As best seen in FIG. 4, the lower portion 44 of swing arm 40 is provided with two openings 48A' and 48B' through which spring-biased locking pins 48A and 48B (such as those sold under the trademark "VALCO") can extend. As shown in FIG. 4, the spring-biased locking pins are preferably buttons at the ends of a V-shaped spring member 48. The two buttons 48A and 48B can be pressed together in order to insert the assembly into tube 40, and the assembly can then be slid along the inside of the tube and rotated relative to the tube until the buttons pop out of openings 48A' and 48B'. When assembled, the end 46 of swing arm 40 is pivotally connected to pivot pin 50, and pivot pin 50 is trapped between bosses 32 and 34. The lower portion 44 of swing arm 40 is aligned at least partially within the channel defined between parallel ribs 33A and 33B, and the swing arm 40 is now free to pivot within the opening defined by U-shaped sleeve member 36. Two angularly spaced openings 36' through a side of U-shaped member 36 are provided along the path traveled by spring-biased buttons 48A and 48B as swing arm 40 is pivoted about pivot pin 50. These openings are selectively engaged by the buttons, thus serving as engagement portions of the seat shell.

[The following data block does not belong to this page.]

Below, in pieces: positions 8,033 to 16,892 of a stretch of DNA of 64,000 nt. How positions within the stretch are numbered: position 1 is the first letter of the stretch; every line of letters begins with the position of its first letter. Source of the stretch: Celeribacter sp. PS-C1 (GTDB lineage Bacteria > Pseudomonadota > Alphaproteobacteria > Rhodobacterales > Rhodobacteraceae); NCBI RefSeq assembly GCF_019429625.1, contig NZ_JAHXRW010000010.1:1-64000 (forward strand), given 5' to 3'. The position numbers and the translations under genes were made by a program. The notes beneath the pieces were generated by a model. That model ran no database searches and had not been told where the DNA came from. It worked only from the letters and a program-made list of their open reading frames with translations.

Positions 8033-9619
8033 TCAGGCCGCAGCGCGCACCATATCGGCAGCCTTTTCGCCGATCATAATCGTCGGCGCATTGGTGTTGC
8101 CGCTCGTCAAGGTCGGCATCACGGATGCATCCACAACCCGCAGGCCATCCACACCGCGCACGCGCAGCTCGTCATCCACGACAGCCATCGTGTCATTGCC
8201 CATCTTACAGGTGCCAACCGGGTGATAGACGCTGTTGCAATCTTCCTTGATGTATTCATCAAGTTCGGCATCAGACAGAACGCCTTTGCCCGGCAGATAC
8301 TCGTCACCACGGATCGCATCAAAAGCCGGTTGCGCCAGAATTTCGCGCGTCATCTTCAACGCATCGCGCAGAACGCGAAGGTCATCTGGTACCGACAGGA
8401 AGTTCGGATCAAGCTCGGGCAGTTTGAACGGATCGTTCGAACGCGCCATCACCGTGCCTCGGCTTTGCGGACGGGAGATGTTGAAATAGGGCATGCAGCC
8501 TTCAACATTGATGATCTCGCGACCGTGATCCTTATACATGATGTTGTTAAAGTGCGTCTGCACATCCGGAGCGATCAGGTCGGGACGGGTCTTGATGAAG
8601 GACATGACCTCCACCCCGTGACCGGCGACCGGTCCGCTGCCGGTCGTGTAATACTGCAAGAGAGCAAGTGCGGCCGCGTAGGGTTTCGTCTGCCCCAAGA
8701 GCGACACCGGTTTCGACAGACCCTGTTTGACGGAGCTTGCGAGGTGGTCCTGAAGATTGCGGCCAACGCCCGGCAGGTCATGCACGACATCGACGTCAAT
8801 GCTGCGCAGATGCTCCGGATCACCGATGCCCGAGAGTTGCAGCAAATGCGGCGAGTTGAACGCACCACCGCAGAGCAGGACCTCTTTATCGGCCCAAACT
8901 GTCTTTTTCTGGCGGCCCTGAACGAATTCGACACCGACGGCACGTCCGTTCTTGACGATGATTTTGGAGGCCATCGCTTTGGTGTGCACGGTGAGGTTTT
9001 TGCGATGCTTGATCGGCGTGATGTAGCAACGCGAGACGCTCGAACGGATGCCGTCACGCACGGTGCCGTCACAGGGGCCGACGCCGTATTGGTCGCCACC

The child seat 30 can be moved to a more reclined position by depressing the spring-biased buttons 48A and 48B within openings 36' and pivoting the child seat 30 about pivot pin 50 until the spring-biased buttons 48A and 48B protrude from the openings 36' closest to the back surface 30A of the seat 30. Similarly, the seat 30 can be moved to a more upright position by depressing spring-biased buttons 48A and 48B and pivoting the seat about pivot pin 50 until the buttons 48A, 48B protrude from openings 36' spaced further from the back surface 30A of the seat 30.
In a preferred embodiment of the invention the child seat 30 is formed from injection molded plastic with the seat shell 30, bosses 32, 34, ribs 33A, 33B, and U-shaped protrusion 36 all being integrally molded in a conventional injection mold. In order to use conventional injection molding processes during the formation of the child seat with the integral features described above, an opening is provided through the shell 30 into the void defined below the U-shaped sleeve member 36. The opening through the seat 30 remaining after the molding process must be closed off before placing soft goods 80 onto the front side 31 of the seat shell 30 so that the child will not feel the opening through the seat.